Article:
places may have helped to validate transactions. After the Reformation, some
crosses continued in use as foci for municipal or borough ceremonies, for
example as places for official proclamations and announcements; some were the
scenes of games or recreational activity.
Standing crosses were distributed throughout England and are thought to have
numbered in excess of 12,000. However, their survival since the Reformation
has been variable, being much affected by local conditions, attitudes and
religious sentiment. In particular, many cross-heads were destroyed by
iconoclasts during the 16th and 17th centuries. Less than 2,000 medieval
standing crosses, with or without cross-heads, are now thought to exist. The
oldest and most basic form of standing cross is the monolith, a stone shaft
often set directly in the ground without a base. The most common form is the
stepped cross, in which the shaft is set in a socket stone and raised upon a
flight of steps; this type of cross remained current from the 11th to 12th
centuries until after the Reformation. Where the cross-head survives it may
take a variety of forms, from a lantern-like structure to a crucifix; the more
elaborate examples date from the 15th century. Much less common than stepped
crosses are spire-shaped crosses, often composed of three or four receding
stages with elaborate architectural decoration and/or sculptured figures; the
most famous of these include the Eleanor crosses, erected by Edward I at the
stopping places of the funeral cortege of his wife, who died in 1290. Also
uncommon are the preaching crosses which were built in public places from the
13th century, typically in the cemeteries of religious communities and
cathedrals, market places and wide thoroughfares; they include a stepped base,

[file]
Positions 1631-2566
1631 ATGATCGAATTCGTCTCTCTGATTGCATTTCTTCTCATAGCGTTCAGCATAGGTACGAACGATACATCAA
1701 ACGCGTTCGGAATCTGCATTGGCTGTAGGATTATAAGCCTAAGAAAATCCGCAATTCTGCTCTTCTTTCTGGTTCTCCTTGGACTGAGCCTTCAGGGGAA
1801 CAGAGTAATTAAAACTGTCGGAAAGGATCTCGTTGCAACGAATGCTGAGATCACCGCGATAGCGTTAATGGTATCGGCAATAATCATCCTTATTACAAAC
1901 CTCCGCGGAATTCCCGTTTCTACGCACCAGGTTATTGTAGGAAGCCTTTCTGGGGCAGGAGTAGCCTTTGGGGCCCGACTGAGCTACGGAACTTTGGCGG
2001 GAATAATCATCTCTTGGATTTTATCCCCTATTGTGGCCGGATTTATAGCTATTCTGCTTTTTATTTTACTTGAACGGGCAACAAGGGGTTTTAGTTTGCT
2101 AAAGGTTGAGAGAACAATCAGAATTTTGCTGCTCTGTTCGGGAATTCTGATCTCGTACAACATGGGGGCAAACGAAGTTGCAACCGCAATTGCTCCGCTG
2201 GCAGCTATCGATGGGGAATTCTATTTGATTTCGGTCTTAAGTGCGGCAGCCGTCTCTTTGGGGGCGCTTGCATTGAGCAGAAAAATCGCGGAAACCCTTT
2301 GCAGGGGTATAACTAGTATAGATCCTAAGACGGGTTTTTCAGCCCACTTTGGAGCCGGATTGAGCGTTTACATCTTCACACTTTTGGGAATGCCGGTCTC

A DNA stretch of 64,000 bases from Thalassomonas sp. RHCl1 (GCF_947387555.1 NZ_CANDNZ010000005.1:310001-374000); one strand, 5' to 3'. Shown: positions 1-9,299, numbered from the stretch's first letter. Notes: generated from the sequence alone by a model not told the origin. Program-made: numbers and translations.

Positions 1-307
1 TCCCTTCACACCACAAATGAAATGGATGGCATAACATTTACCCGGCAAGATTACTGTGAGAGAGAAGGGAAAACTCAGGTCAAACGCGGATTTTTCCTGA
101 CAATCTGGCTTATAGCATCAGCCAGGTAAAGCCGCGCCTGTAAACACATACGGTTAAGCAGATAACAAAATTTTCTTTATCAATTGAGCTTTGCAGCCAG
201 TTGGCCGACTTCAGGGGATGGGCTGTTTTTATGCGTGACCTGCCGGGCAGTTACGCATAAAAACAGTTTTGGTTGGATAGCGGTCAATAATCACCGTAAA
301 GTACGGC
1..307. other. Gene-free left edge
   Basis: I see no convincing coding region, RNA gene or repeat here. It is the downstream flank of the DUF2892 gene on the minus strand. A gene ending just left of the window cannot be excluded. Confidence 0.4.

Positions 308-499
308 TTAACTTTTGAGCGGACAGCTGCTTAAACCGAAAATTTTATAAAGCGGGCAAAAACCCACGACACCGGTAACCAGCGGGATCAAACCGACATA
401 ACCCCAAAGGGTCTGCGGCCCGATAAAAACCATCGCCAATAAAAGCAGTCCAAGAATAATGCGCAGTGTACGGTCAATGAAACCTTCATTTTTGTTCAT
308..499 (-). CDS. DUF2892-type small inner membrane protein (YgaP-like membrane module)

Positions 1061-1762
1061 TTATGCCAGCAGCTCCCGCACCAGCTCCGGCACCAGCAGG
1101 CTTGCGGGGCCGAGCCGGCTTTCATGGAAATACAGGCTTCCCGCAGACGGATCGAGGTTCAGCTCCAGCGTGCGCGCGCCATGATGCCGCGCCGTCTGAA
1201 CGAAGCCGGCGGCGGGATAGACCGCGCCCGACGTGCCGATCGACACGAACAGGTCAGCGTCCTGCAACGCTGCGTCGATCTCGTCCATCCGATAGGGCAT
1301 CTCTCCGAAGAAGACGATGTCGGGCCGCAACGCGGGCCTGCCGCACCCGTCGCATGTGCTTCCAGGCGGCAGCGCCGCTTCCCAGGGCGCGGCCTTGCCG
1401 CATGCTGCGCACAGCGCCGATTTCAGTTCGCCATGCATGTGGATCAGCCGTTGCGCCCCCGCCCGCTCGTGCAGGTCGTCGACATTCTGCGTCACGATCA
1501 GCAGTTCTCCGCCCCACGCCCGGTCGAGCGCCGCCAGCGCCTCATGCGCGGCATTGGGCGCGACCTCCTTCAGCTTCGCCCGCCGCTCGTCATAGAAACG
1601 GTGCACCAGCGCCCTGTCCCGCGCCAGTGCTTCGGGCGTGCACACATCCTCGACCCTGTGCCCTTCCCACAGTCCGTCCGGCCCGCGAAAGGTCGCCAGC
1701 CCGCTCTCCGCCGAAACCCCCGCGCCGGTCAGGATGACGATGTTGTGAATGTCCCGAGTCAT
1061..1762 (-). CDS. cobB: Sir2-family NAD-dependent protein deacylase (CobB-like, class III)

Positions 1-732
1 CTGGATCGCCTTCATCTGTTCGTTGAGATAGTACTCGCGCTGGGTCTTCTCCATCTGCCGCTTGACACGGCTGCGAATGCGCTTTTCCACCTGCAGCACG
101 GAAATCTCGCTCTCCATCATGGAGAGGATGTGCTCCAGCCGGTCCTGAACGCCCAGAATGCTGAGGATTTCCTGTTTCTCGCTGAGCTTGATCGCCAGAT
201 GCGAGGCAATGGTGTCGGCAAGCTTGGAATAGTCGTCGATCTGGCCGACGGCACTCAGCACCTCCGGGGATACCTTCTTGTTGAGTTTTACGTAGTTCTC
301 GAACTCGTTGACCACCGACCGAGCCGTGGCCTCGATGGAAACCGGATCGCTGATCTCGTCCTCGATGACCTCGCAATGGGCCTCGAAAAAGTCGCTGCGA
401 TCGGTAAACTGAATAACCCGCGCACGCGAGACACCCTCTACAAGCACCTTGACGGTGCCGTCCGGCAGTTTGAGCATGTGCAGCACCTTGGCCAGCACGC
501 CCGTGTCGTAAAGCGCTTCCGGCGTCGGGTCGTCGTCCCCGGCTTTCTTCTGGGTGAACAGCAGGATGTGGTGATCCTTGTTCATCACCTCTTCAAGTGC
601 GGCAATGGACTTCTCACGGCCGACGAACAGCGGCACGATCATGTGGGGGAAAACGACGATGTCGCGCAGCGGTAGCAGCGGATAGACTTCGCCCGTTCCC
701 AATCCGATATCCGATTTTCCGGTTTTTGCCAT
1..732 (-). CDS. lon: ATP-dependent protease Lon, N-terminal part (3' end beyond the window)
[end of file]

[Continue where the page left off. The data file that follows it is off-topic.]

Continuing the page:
buttresses supporting a vaulted canopy, in turn carrying either a shaft and
head or a pinnacled spire. Standing crosses contribute significantly to our
understanding of medieval customs, both secular and religious, and to our
knowledge of medieval parishes and settlement patterns. All crosses which
survive as standing monuments, especially those which stand in or near their
original location, are considered worthy of protection.

Burnham Overy village cross is a good example of a medieval standing cross.
Situated at the road junction in the heart of the village, it is believed to
occupy its original position. Archaeological deposits relating to its
construction and use are likely to survive intact in the ground immediately
around and beneath it, despite limited disturbance caused by public utilities
in the area of green adjoining the monument. The cross has undergone little
alteration in modern times, and has continued in use as a public monument from
the medieval period to the present day.

Source: Historic England

Sources

Books and journals
Cozens-Hardy, , 'Norfolk Archaeology' in Norfolk Crosses, , Vol. 25, (1935), 304

Source: Historic England

Other nearby scheduled monuments

AncientMonuments.uk is an independent online resource and is not associated with any government department. All government data published here is used under licence. Please do not contact AncientMonuments.uk for any queries related to any individual ancient or schedued monument, planning permission related to scheduled monuments or the scheduling process itself.

AncientMonuments.uk is a Good Stuff website.